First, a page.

Albrecht Traveled Around
Born in Germany amidst the height of artistic development of the 15th century, Dürer came into a Renaissance that was well under-way in the world of European Arts and Culture. Young Albrecht was driven to discover the new and the bold. He was on the cutting edge of abandoning the medieval, feudal constraints for the freedoms of the newly formed Merchant Class, which subsidized painting, sculpture and architecture in a totally new and independent manner. Also, the technological advance of printing was a breakthrough, to say the least. All across the Continent, Europe was abuzz with Gutenberg’s invention of moveable type and the printing press. The famous Gutenberg Bibles were printed just a little more than a decade before Dürer’s birth.
Engraving that was used extensively in goldsmithing prior to the arrival of the printing press was transferred to a method of producing printed pictures from engraved copper plates. Intaglio printing was born, in which the engraved lines were filled with ink―the plate wiped clean―and then pressed with a moist paper overlaid on top. The result was a print of the engraved lines. Albrecht Dürer became proficient in this technique better than any other, due to his facile hand, his acute eye, and the skill passed to him from his master craftsman father.
In Alsace, the city of Colmar was humming with artistic innovations, particularly in the area of printing and printmaking, where Martin Schongauer was mastering the art of engraving. In 1490, only 19 years old, the young Albrecht headed out of the house of his father’s business in Nuremberg for a four year wanderlust to spread his creative wings over this Rebirth of new artistic possibilities. He traveled to Colmar to meet Schongauer. The meeting was brief because Martin died in 1491, shortly after Dürer began his adventures, but the lessons were well learned. This is an engraving by Schongauer of “The Temptation of Saint Anthony,” circa 1480-90. It is not hard to see the influences of this master printmaker on the young goldsmith’s son from Nuremberg.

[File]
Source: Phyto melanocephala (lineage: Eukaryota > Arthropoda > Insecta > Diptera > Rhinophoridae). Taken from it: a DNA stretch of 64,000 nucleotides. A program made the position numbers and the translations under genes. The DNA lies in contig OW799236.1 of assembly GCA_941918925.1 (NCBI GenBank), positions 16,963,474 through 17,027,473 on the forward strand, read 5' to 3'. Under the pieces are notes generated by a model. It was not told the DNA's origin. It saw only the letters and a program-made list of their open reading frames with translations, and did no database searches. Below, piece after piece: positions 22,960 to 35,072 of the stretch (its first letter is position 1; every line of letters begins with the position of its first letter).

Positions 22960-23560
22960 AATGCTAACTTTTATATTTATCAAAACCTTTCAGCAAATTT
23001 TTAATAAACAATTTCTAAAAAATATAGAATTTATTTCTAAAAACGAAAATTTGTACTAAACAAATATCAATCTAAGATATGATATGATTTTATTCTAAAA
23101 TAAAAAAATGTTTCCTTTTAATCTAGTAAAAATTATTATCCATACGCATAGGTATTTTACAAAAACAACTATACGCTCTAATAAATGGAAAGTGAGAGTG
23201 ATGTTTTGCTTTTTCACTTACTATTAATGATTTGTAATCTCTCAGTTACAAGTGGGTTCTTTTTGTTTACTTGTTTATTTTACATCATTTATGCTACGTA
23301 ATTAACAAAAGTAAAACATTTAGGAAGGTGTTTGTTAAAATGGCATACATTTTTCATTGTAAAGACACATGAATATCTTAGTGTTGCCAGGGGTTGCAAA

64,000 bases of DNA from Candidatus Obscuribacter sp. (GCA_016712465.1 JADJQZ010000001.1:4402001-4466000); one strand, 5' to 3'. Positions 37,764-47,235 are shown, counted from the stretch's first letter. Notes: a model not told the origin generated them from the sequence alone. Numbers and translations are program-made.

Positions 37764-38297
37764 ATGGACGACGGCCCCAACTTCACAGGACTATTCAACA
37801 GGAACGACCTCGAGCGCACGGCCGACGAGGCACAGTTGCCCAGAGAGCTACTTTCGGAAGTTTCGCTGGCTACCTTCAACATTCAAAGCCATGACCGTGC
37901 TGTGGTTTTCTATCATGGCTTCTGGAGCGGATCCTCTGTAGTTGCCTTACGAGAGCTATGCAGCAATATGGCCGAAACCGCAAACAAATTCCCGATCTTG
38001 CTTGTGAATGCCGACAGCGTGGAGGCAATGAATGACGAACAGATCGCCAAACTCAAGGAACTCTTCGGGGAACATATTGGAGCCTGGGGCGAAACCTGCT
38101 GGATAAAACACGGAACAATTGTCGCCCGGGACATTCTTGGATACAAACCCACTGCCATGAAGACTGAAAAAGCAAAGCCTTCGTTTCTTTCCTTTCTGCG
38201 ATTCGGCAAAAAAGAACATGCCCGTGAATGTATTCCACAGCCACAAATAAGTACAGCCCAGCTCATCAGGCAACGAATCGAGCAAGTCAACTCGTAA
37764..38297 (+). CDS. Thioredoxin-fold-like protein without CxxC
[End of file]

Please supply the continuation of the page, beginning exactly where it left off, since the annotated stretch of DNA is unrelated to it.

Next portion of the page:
Nearly 25 years later Dürer was well in the swing of his masterworks of engraving, having gleaned the best of what Schongauer had to offer. One can be mesmerized by the detail of this engraving―”The Knight, Death, and the Devil.”
A Master of the Woodblock Print
When A.D. was 15, he apprenticed in the studio of prominent Nuremberg painter and printmaker Michael Wolgemut. It is here that Albrecht developed his skills in drawing, painting, and the art of woodblock printing. The delicacy of Dürer’s woodblock prints are unsurpassed. Yet, one must see again and again that his ability to glean from the Master during his time of tutelage is uncannily astute. He takes into himself their skill and then excels beyond it tenfold. A hundred fold.
This woodblock of Wolgemut below, of “Peter’s Distress,” shows Jesus blessing the distressed Peter and other disciples in the boat. The simple line renderings are still very medieval, though the spatial perspective implies a more far off horizon. But by the time Dürer takes up the tools to cut his own block of “Samson Rending the Lion,” the rules have changed. Naturalistically speaking, he portrays the scene so palpably beyond Wolegut’s, his Master, with purely black line and compositional prowess.